As of March 30, 2020, the FBI’s Internet Crime Complaint Center has received and reviewed more than 1,200 complaints related to COVID-19 scams. The FBI has issued a warning of ongoing phishing campaigns delivering spam that uses fake government economic stimulus checks as bait to steal personal information from potential victims.

Telework Vulnerabilities

The FBI advises you to carefully consider the applications you or your organization uses for telework applications, including video conferencing software and voice over Internet Protocol (VOIP) conference call systems. Telework software comprises a variety of tools that enable users to remotely access organizational applications, resources, and shared files. The COVID-19 pandemic has led to a spike in businesses teleworking to communicate and share information over the internet. With this knowledge, malicious cyber actors are looking for ways to exploit telework software vulnerabilities in order to obtain sensitive information, eavesdrop on conference calls or virtual meetings, or conduct other malicious activities. While telework software provides individuals, businesses, and academic institutions with a mechanism to work remotely, users should consider the risks associated with them and apply cyber best practices to protect critical information, safeguard user privacy, and prevent eavesdropping. Cyber actors may use any of the below means to exploit telework applications.

Software from Untrusted Sources

  • Malicious cyber actors may use legitimate-looking telework software—which may be offered for free or at a reduced price—to gain access to sensitive data or eavesdrop on conversations.
  • Cyber actors may also use phishing links or malicious mobile applications that appear to come from legitimate telework software vendors.

Communication Tools

  • Malicious cyber actors may target communication tools (VOIP phones, video conferencing equipment, and cloud-based communications systems) to overload services and take them offline, or eavesdrop on conference calls.
  • Cyber actors have also used video-teleconferencing (VTC) hijacking to disrupt conferences by inserting pornographic images, hate images, or threatening language.

Remote Desktop Access

  • Some telework software allows for remote desktop sharing, which is beneficial for collaboration and presentations; however, malicious cyber actors historically have compromised remote desktop applications and can use compromised systems to move into other shared applications.

Supply Chain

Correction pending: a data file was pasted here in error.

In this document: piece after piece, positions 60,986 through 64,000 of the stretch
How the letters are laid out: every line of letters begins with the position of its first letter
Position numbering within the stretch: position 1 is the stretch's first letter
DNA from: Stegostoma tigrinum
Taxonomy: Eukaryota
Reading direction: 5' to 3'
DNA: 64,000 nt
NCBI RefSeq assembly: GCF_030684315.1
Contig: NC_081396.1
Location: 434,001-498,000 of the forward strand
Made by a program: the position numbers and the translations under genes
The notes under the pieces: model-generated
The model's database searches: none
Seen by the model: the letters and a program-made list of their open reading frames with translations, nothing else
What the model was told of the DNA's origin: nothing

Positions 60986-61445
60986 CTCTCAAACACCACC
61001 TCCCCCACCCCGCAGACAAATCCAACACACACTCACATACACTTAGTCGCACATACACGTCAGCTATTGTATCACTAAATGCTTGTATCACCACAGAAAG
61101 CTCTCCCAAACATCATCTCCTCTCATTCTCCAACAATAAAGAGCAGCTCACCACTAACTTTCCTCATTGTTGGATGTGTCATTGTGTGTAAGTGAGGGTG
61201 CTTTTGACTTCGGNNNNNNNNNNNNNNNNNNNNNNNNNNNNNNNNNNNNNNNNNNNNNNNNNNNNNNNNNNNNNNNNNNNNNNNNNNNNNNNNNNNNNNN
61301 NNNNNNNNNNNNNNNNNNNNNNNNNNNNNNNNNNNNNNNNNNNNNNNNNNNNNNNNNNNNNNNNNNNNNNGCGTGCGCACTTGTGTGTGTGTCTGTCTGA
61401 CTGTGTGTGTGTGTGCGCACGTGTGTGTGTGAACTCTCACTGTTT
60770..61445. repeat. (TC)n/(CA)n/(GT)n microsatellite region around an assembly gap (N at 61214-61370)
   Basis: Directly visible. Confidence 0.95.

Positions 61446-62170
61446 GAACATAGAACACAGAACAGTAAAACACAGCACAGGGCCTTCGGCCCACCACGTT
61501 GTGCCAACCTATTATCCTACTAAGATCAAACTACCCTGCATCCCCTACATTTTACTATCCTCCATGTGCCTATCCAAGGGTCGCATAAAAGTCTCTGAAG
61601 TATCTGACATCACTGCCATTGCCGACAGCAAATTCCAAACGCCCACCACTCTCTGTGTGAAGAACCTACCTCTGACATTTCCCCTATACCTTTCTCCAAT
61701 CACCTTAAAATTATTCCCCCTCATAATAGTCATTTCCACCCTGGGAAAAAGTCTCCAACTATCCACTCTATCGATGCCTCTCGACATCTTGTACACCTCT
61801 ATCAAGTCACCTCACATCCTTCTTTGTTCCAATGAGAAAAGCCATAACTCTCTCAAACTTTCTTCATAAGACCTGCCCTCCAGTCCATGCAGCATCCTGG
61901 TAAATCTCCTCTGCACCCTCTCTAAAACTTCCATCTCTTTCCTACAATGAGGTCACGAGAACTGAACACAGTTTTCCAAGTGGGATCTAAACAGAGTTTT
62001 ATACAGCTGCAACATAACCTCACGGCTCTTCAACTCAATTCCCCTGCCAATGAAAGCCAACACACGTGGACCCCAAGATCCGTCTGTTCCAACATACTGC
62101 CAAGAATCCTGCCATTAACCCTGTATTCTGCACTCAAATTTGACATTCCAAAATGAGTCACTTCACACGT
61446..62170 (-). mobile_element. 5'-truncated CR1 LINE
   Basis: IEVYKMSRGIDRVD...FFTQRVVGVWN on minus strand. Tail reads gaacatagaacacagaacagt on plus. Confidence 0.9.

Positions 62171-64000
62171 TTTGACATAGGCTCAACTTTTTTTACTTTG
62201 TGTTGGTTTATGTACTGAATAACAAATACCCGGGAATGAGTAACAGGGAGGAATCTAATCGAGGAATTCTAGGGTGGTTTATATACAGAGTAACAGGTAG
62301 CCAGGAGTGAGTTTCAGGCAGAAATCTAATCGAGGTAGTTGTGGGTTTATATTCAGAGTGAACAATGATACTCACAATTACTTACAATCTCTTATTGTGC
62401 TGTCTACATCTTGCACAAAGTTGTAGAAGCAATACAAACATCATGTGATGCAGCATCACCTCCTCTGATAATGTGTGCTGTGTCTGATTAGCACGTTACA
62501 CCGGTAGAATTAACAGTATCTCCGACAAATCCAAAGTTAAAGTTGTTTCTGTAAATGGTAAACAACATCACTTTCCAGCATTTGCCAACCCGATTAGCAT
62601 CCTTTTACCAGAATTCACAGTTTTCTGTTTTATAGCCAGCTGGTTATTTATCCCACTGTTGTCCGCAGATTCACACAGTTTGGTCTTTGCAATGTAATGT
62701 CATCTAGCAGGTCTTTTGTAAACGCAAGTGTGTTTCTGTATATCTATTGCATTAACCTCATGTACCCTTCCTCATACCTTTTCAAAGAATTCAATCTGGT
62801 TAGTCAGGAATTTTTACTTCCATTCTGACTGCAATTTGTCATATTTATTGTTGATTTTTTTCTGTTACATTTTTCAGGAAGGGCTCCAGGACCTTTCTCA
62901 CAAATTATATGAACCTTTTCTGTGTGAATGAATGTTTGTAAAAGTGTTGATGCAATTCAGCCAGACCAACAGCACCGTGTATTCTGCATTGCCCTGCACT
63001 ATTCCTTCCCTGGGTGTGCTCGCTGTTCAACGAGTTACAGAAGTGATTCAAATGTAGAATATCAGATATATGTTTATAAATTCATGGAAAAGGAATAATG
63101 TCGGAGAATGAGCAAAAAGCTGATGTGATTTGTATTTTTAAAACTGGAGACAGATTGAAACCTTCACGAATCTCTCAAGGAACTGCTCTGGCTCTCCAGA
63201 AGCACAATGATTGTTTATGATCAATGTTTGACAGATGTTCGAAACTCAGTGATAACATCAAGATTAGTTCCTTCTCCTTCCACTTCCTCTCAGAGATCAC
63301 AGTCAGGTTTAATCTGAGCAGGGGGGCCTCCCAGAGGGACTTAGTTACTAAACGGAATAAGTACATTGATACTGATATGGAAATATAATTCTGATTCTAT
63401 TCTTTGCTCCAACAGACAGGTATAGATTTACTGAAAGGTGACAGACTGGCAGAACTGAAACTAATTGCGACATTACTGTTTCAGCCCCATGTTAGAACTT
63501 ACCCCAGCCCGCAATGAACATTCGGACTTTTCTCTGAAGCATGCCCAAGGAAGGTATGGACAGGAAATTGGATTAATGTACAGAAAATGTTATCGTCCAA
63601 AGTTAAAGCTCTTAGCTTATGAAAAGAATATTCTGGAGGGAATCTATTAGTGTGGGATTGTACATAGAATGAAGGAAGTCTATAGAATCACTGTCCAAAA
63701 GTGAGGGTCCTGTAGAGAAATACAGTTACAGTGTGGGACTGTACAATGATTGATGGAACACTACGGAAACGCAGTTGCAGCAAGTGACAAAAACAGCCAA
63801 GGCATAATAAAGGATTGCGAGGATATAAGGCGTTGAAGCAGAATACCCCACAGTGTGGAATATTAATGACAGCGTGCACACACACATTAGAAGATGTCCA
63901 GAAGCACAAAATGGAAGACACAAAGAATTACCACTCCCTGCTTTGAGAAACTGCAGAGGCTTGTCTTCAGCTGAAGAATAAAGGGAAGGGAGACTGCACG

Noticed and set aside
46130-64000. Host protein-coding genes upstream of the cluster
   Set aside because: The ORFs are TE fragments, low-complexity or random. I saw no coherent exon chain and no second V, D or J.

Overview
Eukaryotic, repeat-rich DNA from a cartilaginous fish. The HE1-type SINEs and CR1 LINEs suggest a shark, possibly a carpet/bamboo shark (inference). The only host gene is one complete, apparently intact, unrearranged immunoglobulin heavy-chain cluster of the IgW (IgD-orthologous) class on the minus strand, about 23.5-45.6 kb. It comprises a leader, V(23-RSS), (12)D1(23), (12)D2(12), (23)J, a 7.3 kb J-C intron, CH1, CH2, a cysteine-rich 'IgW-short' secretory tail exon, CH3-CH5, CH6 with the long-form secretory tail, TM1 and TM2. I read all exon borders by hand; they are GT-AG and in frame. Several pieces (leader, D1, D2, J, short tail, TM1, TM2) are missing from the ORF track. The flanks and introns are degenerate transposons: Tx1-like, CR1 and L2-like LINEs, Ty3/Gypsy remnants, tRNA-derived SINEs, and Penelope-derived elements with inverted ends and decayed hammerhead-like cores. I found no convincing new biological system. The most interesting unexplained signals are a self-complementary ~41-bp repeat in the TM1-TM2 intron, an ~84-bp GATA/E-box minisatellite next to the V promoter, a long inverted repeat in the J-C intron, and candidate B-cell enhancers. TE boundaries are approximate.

• As organizations seek to obtain equipment, such as laptops, to enable teleworking, some have turned to laptop rentals from foreign sources. Previously used, improperly sanitized equipment potentially carries preinstalled malware.

Business Email Compromise (BEC)

BEC is a scam that targets both individuals and businesses who have the ability to send wire transfers, checks, and automated clearing house (ACH) transfers. In a typical BEC scheme, the victim receives an email purported to be from a company the victim normally conducts business with; however, the email requests money be sent to a new account, or for standard payment practices be altered. For example, during this pandemic, BEC fraudsters have impersonated vendors and asked for payment outside the normal course of business due to COVID-19. The FBI advises the public to be on the lookout for the following:

  • The use of urgency and last-minute changes in wire instructions or recipient account information;
  • Last-minute changes in established communication platforms or email account addresses;
  • Communications only in email and refusal to communicate via telephone;
  • Requests for advanced payment of services when not previously required; and
  • Requests from employees to change direct deposit information.

Examples of Phishing Tactics:

  • Contains links – even from friends, family, coworkers or clients
  • Contains a download (i.e. – picture, file, document)
  • A response to a question you never asked
  • Info or password needs to be verified via a link provided
  • A sense of urgency or warning if you fail to act
  • Far-fetched schemes or scenarios

TIPS TO PROTECT YOU AND YOUR ORGANIZATION

Teleworking Tips:

Do:

  • Select trusted and reputable telework software vendors; conduct additional due diligence when selecting foreign-sourced vendors.
  • Restrict access to remote meetings, conference calls, or virtual classrooms, including the use of passwords if possible.